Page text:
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Trail Time

Trail Time – Marcia Roepke

This morning the loons were singing a beautiful chorus of multiple voices. There’s no better sound than this for bringing to mind some of the Boundary Waters trips I’ve been on —creating in my mind a collage of images and memories of different lakes, portages and, of course, all kinds of weather and challenges.

We have our favorite canoe routes. And sometimes it’s just impossible to get permits for the first choice. But a few trips where the weather or the route were less than perfect have become some of the most vividly memorable. Today I’m thinking of one canoe trip that became what my younger daughter called “a miracle a minute” day.

It was late in the day and the weather was hot when my daughter, my husband and I got to our first campsite. The lake had a simple shoreline that held few secrets and I was feeling quite underwhelmed by the aesthetics of the place. My husband, Lars the Maker, quickly made the campsite more appealing. He has that knack. No sooner had we got settled than the sky began to grow dark. The rain tapped on our tarp as we huddled underneath, slapping mosquitoes and watching the rain and the lake.

After a while, a beaver swam by. Then as the rain eased, a mayfly hatch began. We sat in awe as hundreds of mayflies wafted up before our eyes — they were like gossamer fairies dancing in the air. A rainbow appeared in the sky above the lake, framed by the trees on either side of our landing area. A turtle emerged out of the water, waddled up to a sandy patch near us, started digging and then laying her eggs. I am not making this up. Truly it was a “miracle a minute” kind of day. And it happened with a second choice route on an “uninteresting” lake.

Our miracles are generally more of the one-a-day kind here on the Gunflint Trail. Yesterday a family of three ospreys flew overhead while the youngster appealed to the parents to … to what? Slow down? Speed up? Catch dinner? Maybe the young osprey was expressing newfound joy and surprise at being airborne. Maybe, like me, they couldn’t help expressing their feelings through their voices.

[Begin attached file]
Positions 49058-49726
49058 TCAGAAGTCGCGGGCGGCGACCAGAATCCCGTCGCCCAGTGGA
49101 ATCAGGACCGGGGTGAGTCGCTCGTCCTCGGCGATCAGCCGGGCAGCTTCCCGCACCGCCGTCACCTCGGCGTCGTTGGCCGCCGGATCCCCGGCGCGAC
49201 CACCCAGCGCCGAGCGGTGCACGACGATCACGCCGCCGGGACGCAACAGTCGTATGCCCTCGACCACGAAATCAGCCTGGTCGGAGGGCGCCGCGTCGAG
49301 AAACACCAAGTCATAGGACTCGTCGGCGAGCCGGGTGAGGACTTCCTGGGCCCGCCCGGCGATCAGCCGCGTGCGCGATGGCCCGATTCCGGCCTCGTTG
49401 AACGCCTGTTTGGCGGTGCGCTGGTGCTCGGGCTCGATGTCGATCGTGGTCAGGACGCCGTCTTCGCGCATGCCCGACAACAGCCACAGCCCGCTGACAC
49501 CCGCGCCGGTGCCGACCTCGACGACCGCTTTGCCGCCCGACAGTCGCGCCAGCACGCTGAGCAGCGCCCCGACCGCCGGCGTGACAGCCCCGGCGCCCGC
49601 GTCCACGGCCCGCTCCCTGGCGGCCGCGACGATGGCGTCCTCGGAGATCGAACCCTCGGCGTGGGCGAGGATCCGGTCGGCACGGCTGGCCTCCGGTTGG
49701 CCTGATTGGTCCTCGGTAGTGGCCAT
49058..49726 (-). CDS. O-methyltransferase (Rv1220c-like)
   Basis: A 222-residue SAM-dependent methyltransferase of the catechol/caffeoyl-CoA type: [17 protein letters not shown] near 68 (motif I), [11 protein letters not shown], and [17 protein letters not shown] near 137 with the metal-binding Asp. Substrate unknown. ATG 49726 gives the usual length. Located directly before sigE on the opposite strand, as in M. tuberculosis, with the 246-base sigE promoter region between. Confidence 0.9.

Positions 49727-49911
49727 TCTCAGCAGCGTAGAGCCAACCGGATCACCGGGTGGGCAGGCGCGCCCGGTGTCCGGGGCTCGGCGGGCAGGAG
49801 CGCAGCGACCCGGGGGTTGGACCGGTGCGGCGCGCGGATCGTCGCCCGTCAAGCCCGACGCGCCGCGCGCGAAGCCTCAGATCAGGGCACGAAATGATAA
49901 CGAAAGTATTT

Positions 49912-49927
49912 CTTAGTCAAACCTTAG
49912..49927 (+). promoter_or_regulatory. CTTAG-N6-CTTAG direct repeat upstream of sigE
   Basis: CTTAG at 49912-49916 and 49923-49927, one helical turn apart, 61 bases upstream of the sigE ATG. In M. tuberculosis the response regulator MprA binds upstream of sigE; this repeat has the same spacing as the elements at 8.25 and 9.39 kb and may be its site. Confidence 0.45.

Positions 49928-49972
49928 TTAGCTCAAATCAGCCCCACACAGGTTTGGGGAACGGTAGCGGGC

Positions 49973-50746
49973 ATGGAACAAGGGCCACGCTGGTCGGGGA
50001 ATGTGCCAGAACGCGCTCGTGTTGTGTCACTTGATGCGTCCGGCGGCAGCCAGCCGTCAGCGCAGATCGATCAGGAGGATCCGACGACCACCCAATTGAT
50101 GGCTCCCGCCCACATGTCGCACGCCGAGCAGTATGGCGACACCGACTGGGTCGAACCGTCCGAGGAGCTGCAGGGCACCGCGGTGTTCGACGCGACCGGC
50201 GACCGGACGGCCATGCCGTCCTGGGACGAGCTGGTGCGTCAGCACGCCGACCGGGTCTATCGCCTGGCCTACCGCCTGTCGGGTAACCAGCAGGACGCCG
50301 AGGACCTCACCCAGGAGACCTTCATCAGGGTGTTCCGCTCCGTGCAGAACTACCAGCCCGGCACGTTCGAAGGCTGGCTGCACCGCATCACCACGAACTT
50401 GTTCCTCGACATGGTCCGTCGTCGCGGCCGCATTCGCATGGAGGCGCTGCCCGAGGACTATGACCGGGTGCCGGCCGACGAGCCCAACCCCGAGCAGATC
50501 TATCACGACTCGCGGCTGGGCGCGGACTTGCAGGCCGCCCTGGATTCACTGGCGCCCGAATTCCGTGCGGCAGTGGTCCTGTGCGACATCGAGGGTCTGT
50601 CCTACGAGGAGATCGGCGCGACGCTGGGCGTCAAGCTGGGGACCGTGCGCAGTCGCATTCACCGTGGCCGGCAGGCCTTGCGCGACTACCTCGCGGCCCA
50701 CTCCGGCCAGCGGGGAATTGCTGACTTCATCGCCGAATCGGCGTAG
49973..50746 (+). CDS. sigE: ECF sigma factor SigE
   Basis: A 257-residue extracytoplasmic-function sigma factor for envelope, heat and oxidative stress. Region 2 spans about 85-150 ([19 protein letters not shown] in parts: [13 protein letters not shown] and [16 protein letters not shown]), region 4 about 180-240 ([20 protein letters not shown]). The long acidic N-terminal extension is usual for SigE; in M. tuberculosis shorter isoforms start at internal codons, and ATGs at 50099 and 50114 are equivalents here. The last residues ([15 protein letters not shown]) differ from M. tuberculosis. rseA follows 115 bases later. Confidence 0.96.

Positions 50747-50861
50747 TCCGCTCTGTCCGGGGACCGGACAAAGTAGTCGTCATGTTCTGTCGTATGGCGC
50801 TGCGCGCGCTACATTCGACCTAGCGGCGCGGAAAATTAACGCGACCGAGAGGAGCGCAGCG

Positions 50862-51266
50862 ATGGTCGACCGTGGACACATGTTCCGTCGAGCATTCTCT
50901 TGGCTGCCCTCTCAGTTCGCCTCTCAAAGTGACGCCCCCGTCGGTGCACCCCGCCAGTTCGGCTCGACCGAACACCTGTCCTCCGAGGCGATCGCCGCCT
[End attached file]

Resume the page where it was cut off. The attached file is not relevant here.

One day I discovered a woodcock (or would it be a wood hen?) sitting on a nest while I was searching for the white pine saplings we had planted the year before. For a millisecond I thought I had spotted a snake, but I quickly recovered and just stood there quietly, gazing at this odd-looking bird. I suppose it was the three dark stripes on the back of the head that had alarmed me in some primitive part of my brain.

Woodcocks have a roundish body with legs set far back that give them a curious walking gait. A long bill with a flexible tip probes underground for worms and grubs. In the spring, we hear their distinctive “winnowing” sound almost nightly during the darker side of dusk. The male woodcocks fly up above meadows and then dive toward earth, making a distinctive sound with their specialized wing feathers. The first time I heard it I wondered (or hoped) if it could be the sound of a boreal owl, which I have never encountered. We walked up the hill and saw their shadowy shapes flying above the brushy tree line, the sky almost too dark to make them out. And there it was: Another miracle flying toward earth, right here on the Gunflint Trail.

When I first started coming to the Gunflint Trail thirty plus years ago, I saw it as an entry point to wilderness, an escape from city life and work pressures, and a way to connect to the part of me that thrived in solitude, quiet and nature. Over time, I came to know a few people at the resorts and outfitters. It’s only since I’ve lived here full-time that I’ve realized that there are a lot more people here than I ever imagined when I was a visitor. The year-round human population swells in the summer with cabin owners, guests at lodges and of course, campers in the Boundary Waters and campgrounds. In this season of hot, dry weather, all of us have to think of fire danger.

The smoke from multiple forest fires in Ontario is gives us stunning sunrises and sunsets but reminds us daily of the very real danger that exists here. As of July 10, campfires are banned throughout the Boundary Waters. Campers are allowed to use fuel stoves for cooking. Multiple lakes and two entry points have been closed due to forest fires in the Ely area. For campers outside the Boundary Waters, campfire updates can be found at Superior National Forest home page.

The Gunflint Fire District is served by the Gunflint Trail Volunteer Fire Department (GTVFD). It includes EMTs, EMRs and firefighters in the member roster. These amazing folks volunteer to respond to structure and wildland fires, medical emergencies and search and rescue calls. Learn more about this vital service and emergency preparedness at